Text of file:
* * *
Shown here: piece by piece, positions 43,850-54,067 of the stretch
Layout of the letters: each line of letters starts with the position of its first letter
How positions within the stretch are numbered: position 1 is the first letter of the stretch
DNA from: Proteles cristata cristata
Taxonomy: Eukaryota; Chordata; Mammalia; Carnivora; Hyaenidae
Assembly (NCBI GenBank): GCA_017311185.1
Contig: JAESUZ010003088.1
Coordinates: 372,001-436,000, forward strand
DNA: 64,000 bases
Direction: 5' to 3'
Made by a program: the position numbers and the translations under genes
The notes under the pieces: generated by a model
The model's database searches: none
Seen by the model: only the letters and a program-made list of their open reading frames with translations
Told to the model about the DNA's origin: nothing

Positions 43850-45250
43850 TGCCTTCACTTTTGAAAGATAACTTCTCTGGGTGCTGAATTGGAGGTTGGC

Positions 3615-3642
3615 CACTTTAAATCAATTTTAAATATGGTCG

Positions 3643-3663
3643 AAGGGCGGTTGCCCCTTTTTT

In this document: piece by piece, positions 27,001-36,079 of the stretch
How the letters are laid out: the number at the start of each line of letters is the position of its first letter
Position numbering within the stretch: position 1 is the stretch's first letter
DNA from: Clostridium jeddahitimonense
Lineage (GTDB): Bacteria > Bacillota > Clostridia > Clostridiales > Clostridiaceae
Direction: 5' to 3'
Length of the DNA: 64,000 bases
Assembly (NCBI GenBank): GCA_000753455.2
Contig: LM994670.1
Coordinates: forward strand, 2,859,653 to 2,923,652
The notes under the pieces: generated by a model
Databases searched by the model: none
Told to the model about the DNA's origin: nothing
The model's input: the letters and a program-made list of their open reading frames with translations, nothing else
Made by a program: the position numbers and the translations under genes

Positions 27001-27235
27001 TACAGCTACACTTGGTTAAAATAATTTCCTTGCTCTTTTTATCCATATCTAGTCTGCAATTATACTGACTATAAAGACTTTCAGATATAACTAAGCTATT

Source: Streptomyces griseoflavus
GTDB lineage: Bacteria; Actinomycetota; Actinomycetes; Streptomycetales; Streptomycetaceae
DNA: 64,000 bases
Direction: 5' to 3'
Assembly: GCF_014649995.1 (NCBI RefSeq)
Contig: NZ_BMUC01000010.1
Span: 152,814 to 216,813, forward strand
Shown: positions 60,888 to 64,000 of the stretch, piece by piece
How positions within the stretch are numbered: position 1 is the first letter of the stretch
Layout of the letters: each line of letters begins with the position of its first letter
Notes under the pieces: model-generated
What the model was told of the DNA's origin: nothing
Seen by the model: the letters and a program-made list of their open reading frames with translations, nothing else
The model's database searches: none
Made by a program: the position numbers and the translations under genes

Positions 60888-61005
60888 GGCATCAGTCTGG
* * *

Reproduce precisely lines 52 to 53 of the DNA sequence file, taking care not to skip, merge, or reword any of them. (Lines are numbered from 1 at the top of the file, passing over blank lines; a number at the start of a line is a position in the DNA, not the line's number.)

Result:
The model's database searches: none
Made by a program: the position numbers and the translations under genes